Tamra De Lempicka was a fascinating woman, a highly talented artist whose personal life sabotaged her professional and critical opportunities.

But rather than arguing tha
Linda Robinson
De Lempicka's work is extraordinary; her life wildly artistic.

"The sky-high prices attached to her canvases in recent years have still not dispelled the suspicions that a woman of Lempicka's glamour and fame could be a truly serious artist."

Really? Does the same criteria apply to Picasso?

"She [sic:] was determined to embody that icon of the age, the new woman."

I sort of thought she was one.

Question: What is a biographer's responsibility to her subject?

I'm reminded of the line from the movie "Pr
Oct 26, 2012 rated it liked it
How could this not be interesting? She was an aristocrat in Russia during the revolution, an odd man out in the Left Bank, in America for the stock market crash and then returned to Hollywood in the 1940s. Then she became a crazy old woman who mocked hippies and verbally abused her adult daughter. I was introduced to her through Camille Paglia's recent art book "Glittering Images." Unfortunately my library copy had all the illustrations torn out, but thank goodness for the internet.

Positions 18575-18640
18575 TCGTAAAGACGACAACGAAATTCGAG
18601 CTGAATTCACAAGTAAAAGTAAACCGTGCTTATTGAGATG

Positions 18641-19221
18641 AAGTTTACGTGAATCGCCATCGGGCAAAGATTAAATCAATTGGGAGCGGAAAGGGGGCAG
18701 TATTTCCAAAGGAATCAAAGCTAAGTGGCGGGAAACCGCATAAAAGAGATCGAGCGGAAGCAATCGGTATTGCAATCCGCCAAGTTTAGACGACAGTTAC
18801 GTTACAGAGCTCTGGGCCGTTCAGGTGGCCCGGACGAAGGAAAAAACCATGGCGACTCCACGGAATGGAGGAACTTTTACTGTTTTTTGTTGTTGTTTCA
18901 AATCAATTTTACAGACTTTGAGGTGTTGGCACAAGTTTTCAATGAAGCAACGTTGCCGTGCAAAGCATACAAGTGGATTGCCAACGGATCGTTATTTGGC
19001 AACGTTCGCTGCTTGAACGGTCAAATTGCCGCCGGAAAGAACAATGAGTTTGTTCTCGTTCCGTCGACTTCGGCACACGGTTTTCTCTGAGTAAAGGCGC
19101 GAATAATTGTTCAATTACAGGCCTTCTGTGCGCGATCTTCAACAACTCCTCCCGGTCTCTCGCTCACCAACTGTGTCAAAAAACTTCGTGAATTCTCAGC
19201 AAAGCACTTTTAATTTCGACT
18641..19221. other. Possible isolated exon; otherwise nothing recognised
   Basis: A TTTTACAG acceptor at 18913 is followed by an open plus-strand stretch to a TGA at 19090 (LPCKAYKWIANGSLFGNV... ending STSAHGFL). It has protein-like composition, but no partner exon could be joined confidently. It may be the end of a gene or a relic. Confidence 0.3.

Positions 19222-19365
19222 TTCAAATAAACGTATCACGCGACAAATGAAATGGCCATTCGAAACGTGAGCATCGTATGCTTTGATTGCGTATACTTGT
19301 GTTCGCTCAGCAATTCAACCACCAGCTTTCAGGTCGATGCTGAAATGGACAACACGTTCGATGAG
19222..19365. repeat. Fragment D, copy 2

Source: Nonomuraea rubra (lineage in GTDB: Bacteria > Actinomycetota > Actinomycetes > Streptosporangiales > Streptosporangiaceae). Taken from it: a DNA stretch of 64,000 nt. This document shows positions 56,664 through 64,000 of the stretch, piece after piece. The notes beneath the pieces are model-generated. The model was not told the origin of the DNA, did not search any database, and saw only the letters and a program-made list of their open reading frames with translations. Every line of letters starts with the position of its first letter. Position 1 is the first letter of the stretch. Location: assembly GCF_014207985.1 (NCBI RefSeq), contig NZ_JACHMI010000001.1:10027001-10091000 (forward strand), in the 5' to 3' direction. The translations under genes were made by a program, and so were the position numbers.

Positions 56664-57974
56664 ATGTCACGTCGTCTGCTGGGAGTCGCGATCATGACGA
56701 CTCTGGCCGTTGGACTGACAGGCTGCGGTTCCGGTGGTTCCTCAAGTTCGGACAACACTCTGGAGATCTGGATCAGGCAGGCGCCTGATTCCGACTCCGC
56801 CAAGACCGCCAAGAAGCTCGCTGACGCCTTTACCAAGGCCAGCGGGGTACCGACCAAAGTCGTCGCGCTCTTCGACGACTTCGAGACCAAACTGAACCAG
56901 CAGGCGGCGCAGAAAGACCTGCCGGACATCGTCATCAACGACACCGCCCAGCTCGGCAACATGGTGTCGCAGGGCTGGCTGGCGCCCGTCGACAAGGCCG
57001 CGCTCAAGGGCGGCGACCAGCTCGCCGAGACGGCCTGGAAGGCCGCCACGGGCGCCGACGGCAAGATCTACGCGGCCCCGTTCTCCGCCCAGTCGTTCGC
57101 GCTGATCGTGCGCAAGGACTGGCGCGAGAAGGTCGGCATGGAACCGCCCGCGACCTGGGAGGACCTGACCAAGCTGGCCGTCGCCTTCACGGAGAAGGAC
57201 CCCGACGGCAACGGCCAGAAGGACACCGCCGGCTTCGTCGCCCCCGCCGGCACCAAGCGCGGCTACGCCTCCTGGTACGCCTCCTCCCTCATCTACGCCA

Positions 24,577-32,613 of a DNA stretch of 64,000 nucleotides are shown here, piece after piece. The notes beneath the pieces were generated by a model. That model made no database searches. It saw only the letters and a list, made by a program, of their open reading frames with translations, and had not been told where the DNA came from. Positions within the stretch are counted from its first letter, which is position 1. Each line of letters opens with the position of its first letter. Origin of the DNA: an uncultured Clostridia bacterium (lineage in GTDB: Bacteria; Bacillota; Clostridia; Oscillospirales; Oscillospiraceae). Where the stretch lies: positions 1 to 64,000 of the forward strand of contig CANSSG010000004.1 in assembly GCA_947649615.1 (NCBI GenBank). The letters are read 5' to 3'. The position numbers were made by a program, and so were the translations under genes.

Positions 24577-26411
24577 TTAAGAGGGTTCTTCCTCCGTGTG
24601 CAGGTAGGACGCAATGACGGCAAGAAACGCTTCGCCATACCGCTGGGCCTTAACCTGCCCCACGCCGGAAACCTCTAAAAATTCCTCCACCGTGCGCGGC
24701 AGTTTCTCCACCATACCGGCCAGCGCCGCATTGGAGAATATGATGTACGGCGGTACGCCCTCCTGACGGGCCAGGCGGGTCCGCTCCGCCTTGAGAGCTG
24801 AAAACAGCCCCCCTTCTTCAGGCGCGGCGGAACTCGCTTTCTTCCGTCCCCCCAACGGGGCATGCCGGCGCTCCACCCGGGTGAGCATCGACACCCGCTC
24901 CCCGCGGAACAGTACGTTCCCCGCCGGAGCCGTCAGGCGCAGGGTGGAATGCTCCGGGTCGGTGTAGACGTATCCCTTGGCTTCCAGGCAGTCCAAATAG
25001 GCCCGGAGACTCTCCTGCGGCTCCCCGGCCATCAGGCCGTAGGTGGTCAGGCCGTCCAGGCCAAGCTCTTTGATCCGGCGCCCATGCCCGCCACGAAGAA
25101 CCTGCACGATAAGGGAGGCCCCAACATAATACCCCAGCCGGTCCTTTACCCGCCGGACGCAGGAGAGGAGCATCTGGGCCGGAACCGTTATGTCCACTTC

Mar 29, 2010 marked it as to-read
Tamara de Lempicka could've painted sewage ducts and given me a boner.

She also had a really interesting life. I'd love to read this.

A very good book to do hommage to this outstanding artist without glorifying her. An excentric femme fatale, especially fascinating in the times of her limelight, les annes folles - Art Deco. She lived what she painted - beauty, sensuality, decadence.
Sep 22, 2014 rated it liked it
I registered a book at!
Dec 22, 2013 rated it really liked it  ·  review of another edition
What a fantastic reminder that we're all on the verge of being stark raving mad. Also, made me terribly thankful to be a woman living in the west in 2013 and not in 1920.
Mar 22, 2008 rated it liked it  ·  review of another edition
real sexy paintings, but boring book
Oct 05, 2012 rated it really liked it
Kate Farrar
Jul 01, 2015 rated it it was amazing  ·  review of another edition
A very interesting book that gave me a lot of information about Tamara de Lempicka that I wasn't able to find elsewhere. I wish there were more books like this.
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Dec 07, 2011
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Sep 24, 2014
Devon Claridge
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Laura Claridge has written books ranging from feminist theory to biography and popular culture, most recently the story of an American icon, Emily Post: Daughter of the Gilded Age, Mistress of American Manners (Random House), for which she received a National Endowment for the Humanities grant. This project also received the J. Anthony Lukas Prize for a Work in Progress, administered by the Nieman ...more